HEALTH INFORMATION PRIVACY PRACTICES
This Notice describes how medical information may be used and disclosed and how the information is accessed. Please review it carefully.
Understanding Clinic Record/Information
At The Speech and Hearing Clinic, a record of each visit is made. Typically, this record contains presenting concerns, evaluation results, diagnoses, treatment information, and a plan for future care or treatment. This information, often referred to a health or medical record, serves as:
- A basis for planning care and treatment;
- A means of communication among the many health professionals who contribute to the client’s care;
- A legal document describing the care received;
- A means to verify that services billed were actually provided;
- A source of data for medical research;
- A source of information for public health officials charged with improving the health of individuals; and
- A tool with which we can assess and continually work to improve the care we render and the outcomes we achieve.
This Notice helps the client to have an understanding of what is in the record and how health information is used, which helps the client to:
- Ensure its accuracy
- Better understand who, what, when, where, and why others may access the client’s health information; and
- Make decisions that are more informed when authorizing disclosure to others.
Health Information Right
Although the health record is the physical property of the healthcare practitioner or facility that compiled it, the information belongs to the client. Federal Law provides the client the right to:
- Request a restriction on certain uses and disclosures of information. The Speech and Hearing Clinic is not required to agree to a restriction, except in limited circumstances, such as for information gathered for judicial proceedings;
- Receive a paper copy of this notice, upon request and at any time, even if the client earlier agreed to receive this notice electronically;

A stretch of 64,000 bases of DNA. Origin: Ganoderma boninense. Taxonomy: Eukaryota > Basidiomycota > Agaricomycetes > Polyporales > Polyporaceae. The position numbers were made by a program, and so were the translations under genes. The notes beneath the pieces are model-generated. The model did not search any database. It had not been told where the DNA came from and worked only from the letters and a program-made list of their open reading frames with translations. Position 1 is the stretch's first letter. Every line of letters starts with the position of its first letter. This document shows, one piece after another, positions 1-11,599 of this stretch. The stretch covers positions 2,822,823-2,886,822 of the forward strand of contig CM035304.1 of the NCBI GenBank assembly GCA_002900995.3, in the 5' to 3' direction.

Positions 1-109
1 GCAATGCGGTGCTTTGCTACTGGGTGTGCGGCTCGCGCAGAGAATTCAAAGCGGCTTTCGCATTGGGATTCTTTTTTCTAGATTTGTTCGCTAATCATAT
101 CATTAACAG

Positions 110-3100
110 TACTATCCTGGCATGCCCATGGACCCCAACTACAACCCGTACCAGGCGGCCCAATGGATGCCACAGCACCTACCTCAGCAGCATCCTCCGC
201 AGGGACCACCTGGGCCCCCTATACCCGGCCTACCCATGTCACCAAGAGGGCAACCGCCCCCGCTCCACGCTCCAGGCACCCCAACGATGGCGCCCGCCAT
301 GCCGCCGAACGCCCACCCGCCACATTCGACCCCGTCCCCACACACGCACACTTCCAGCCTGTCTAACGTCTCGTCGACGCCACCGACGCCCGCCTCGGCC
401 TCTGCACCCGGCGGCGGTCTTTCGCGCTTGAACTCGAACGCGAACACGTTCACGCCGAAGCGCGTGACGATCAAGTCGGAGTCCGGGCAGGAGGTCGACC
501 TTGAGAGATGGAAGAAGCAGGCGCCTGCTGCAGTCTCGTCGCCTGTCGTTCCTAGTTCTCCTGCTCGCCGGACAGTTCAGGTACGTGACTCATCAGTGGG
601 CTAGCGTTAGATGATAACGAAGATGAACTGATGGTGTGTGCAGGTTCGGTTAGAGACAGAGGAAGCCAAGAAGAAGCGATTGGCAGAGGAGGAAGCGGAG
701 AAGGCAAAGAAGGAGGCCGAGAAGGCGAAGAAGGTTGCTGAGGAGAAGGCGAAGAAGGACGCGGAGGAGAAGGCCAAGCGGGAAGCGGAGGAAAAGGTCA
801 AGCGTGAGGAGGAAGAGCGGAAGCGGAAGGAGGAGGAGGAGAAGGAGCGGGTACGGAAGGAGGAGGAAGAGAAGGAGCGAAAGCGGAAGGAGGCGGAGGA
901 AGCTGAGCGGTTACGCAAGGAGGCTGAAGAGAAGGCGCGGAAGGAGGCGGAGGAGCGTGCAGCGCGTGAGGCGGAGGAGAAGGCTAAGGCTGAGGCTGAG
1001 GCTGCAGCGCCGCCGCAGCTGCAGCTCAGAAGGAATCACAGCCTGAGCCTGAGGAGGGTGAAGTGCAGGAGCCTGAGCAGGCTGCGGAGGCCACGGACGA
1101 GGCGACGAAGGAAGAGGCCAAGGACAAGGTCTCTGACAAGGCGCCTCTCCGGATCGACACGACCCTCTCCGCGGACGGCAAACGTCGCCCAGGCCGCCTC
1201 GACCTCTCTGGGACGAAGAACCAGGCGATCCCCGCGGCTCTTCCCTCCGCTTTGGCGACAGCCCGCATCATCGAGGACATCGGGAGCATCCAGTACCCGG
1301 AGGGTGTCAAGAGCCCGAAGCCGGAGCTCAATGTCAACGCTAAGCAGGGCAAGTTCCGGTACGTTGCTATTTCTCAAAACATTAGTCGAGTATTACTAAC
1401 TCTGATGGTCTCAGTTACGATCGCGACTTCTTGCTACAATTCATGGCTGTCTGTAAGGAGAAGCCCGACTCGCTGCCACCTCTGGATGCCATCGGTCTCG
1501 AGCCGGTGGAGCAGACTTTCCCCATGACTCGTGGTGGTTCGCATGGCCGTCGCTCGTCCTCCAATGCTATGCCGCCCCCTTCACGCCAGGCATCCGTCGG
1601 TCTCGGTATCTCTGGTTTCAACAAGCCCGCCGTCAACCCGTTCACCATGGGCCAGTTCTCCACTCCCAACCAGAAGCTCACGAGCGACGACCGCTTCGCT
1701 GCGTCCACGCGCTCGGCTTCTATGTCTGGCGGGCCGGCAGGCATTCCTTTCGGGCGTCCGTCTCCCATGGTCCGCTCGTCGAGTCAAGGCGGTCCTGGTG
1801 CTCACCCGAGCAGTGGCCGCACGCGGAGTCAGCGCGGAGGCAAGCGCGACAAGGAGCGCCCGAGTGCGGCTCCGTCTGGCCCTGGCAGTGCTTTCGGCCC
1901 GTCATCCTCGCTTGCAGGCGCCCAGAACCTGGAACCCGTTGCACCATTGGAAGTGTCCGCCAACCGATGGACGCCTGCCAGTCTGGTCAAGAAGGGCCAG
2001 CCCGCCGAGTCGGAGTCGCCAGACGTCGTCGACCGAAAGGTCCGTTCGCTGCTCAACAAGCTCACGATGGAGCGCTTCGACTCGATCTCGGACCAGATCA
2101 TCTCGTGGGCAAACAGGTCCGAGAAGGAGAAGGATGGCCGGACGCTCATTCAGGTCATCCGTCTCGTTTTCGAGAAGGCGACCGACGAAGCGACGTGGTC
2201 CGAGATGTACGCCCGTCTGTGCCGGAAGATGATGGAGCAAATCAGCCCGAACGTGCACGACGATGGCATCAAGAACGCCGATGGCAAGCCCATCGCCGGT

- Inspect and obtain a copy of the health records;
- Amend the health record if the client believes it is incorrect or incomplete. However, The Speech and Hearing Clinic is not required to amend the health information, and if a request is denied, the client will be provided with information about our denial and how the client can disagree with our denial;
- Obtain an accounting of disclosures of the health information. In some limited instances, the client has the right to ask for a list of the disclosures of health information we have made during the previous six years, but the request cannot include dates before August 10, 2004. This list must include the date of each disclosure, who received the disclosed health information, a brief description of the health information disclosed, and why the disclosure was made. The list will not include disclosures made for the purposes of treatment, payment, healthcare operations, national security, law enforcement/ corrections, and certain health oversight activities. We must comply with the client’s request for a list within 60 days, unless the client agrees to a 30-day extension. The first accounting in any 12-month period is provided without charge. We may charge for subsequent requests;
- Receive communications of protected health information from The Speech and Hearing Clinic by alternative means or at alternative locations. The Clinic must accommodate reasonable requests;
- Authorize use or disclosure of any protected health information by using the Authorization To Use Or Disclosure Health Information form; and
- Revoke authorization to use or disclose health information except to the extent that action has already been taken.
The Speech and Hearing Clinic agrees to:
- Maintain the privacy of health information as required by law;
- Provide a Notice of our legal duties and privacy practice with respect to information we collect and maintain;
- Abide by the terms of this Notice;
- Provide notification if we are unable to agree to a requested restriction; and
- Accommodate reasonable requests the client may have to communicate health information by alternative means or at alternative locations.